Easter Break – Everyone is Invited — Again

Easter Break – Everyone is Invited — Again April 18, 2019

Editor’s Note:  I recall clergy in the interviews I conducted ten years ago now, saying how tough it could be coming up with new, interesting ways to “raise Jesus out of the tomb” every Easter.  I felt sorry for them and am glad to see so many Christian clergy since then have left the church and the yearly fantasy of bodily resurrection.  Still, I bet some of them continue to enjoy Easter music as much as I do. That’s why I’m repeating this “Holy Thursday” post from 2017. I love reviving memories of the music mentioned , as well as the great joy that we former Christians took in sharing our favorite music of the season.  Please click on this link to check out those original comments and revisit some beautiful musical memories. /Linda LaScola, Editor


By Linda LaScola

Atheists can celebrate Easter too.

It could be a few days of school vacation,  a chocolate bunny or some colored eggs.  I celebrate by attending the beautiful Good Friday service at the National Cathedral, where I watch the afternoon sun moving across the stain glass windows while listening to the best church music performed by the best musicians, especially the incredibly beautiful and wrenching Miserere by Gregorio Allegri.

As the story goes, the music was considered too beautiful to be sung anywhere but inside the Vatican.  That changed when Mozart attended a Vatican Good Friday service and later transcribed the music based simply on his memory of it.  Here it is for everyone to enjoy.  Listen for those extra, unexpected high notes.

The boy soprano, Aksel Rykkvin, is incredible. Watch his expression when he goes for the high C!

If, like me, you love hearing this kind of music in the “proper” environment of a Cathedral, check out this link to another version, performed by the King’s College Choir in Cambridge.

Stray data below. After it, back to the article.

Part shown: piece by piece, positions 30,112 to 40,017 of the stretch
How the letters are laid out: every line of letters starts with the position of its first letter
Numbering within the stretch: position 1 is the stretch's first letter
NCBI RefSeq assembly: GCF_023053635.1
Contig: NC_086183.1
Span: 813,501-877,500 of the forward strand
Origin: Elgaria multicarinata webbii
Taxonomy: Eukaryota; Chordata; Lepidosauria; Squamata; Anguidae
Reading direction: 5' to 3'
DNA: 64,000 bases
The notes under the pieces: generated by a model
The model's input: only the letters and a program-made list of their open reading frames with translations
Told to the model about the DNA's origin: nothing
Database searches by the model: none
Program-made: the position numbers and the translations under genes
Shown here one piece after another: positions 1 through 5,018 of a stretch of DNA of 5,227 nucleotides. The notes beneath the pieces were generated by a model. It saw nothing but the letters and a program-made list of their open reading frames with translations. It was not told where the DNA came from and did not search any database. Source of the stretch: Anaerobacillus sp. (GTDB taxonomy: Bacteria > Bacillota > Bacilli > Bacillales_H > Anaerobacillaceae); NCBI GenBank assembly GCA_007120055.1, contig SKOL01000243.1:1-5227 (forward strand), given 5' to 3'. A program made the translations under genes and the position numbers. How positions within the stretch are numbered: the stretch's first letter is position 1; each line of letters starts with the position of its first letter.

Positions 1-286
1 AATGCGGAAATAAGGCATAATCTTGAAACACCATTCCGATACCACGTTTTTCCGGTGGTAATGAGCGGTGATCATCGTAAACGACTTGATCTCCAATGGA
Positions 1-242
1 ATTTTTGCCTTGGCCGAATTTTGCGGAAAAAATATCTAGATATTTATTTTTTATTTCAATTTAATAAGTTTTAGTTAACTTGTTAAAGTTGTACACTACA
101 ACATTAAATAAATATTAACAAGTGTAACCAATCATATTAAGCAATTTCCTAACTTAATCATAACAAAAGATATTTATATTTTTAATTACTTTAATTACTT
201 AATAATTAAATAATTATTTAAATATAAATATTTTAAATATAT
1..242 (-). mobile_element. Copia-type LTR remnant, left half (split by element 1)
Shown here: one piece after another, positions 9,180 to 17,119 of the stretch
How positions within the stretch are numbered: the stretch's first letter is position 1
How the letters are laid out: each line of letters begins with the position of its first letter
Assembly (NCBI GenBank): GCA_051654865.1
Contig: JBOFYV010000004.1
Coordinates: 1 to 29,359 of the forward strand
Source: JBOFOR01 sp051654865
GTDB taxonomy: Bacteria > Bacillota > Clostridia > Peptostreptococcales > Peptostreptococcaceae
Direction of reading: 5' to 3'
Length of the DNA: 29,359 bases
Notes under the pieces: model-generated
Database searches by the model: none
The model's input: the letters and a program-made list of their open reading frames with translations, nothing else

My favorite Easter hymn is not one you’re likely to hear in church. It’s titled “Regina Coeli Laetare” (aka “The Easter Hymn”) and is an aria from the opera Cavalleria Rusticana by Pietro Mascagni. It’s presented beautifully in this clip from the 1982 movie that Franco Zeffirelli made of the opera.

It has special meaning for me because the movie is set in a small Sicilian village that looks like the one my grandparents are from. I can just imagine them singing in an Easter morning procession with the whole village turning out.

**Editor’s Question** What’s the story behind your favorite Easter music or way to celebrate the glorious springtime?


Bio:  Linda LaScola is co-author, with Daniel C. Dennett, of Caught in the Pulpit: Leaving Belief Behind (2013) and “Preachers who are not Believers” (2010). They are also co-producers of a play in development, written by Marin Gazzaniga, that is based on their research.  Linda lives and works in Washington, D.C and holds a Master’s Degree in Social Work from the Catholic University of America.  She is a co-founder of The Clergy Project and Editor of the Rational Doubt blog.

>>>Photo Credits: https://www.youtube.com/watch?v=HmUw-zyklYQ; https://www.youtube.com/watch?v=2EGbMm5UqJs ; by Adele Banks, Religion news service